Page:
Friday, 30 January 2015

paso del norte oder flüchlingslager

In a 2008 publication, historian David Dorado Romo explored a very dark and tragically formative and inspiring episode of in the history of cross-border relations between the US and Mexico and attitudes towards immigration.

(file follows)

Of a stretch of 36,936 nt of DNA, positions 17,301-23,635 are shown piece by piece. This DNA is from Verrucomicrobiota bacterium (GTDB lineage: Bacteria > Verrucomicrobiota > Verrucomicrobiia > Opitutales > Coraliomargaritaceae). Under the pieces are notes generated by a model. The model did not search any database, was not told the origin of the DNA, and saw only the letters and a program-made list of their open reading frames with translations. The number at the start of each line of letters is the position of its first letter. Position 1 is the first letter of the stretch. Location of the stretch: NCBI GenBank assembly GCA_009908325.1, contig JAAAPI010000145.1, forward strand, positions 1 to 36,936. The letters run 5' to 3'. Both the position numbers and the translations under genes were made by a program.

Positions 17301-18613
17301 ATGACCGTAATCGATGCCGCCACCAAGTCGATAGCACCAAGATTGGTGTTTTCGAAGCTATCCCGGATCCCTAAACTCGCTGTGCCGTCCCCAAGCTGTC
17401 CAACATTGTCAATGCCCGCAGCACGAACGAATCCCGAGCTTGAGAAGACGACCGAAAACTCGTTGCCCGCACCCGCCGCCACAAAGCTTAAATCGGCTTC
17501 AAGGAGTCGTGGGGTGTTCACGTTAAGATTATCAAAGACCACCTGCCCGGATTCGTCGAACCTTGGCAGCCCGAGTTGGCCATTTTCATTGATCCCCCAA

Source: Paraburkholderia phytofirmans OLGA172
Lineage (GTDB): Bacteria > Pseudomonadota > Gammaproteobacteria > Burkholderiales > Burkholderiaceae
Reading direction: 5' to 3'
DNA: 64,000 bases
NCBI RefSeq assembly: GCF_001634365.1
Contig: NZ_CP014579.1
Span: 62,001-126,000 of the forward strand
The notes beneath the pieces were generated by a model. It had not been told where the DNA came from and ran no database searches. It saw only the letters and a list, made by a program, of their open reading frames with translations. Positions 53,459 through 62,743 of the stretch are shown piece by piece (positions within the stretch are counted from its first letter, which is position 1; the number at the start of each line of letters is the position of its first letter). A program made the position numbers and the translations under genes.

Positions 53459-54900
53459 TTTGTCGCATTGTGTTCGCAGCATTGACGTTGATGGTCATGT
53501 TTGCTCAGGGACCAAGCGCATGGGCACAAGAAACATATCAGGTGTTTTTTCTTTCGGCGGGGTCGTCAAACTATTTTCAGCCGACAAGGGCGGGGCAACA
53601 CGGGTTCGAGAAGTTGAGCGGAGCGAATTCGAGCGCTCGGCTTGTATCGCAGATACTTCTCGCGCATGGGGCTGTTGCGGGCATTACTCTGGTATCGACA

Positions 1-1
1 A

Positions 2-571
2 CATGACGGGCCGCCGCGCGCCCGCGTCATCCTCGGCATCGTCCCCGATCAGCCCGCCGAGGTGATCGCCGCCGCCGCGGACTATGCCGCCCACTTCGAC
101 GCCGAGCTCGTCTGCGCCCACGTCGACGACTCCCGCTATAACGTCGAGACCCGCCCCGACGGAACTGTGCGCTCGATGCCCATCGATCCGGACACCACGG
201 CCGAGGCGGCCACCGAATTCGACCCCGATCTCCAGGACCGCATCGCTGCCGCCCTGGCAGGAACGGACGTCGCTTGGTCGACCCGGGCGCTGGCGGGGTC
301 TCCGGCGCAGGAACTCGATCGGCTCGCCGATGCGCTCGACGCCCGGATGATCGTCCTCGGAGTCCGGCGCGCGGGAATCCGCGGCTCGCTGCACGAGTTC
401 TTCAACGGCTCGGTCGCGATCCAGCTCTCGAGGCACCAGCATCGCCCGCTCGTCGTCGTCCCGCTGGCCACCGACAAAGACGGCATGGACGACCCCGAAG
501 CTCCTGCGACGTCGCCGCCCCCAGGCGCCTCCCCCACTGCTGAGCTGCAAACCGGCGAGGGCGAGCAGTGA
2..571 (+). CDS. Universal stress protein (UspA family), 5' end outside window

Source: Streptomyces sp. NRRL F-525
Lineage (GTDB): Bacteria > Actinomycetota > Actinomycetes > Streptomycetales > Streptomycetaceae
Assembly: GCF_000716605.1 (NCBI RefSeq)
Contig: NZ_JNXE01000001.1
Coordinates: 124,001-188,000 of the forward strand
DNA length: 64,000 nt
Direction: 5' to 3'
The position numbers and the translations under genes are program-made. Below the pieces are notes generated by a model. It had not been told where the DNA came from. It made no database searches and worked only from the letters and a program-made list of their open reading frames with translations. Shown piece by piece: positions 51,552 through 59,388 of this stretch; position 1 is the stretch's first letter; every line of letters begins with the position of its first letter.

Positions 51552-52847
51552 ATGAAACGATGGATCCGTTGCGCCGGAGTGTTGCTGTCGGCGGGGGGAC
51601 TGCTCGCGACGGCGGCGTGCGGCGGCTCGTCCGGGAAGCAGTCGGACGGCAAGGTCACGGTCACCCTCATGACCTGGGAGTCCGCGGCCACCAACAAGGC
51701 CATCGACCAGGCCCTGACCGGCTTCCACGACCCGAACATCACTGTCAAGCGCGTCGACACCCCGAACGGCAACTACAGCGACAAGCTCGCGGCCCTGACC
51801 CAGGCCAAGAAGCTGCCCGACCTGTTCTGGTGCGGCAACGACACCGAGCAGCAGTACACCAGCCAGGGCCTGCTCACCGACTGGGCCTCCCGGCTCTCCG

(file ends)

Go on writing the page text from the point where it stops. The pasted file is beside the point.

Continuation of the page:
These uncomfortable measures taken—ostensibly to ensure public health during the Spanish Influenza pandemic (brought back by returning soldiers from the Great War) that was decimating the population, included screenings to keep out homosexuals, the handicapped and other undesirables, fumigation and disinfection, and were lauded as systematic and scientific—though only in practise only carried out in a targeted, selective manner at checkpoints in El Paso and Juárez and only for Hispanic peoples. While the cruelty and outcome—death and maiming from the disinfectants that included DDT, petrol and Zyklon-B, has gone mostly undocumented and even forgotten—even after the debut of Romo’s book, the influence that America’s model had on the Nazis is recorded explicitly, whom instituted those already horrible and dehumanising methods by dread exponents.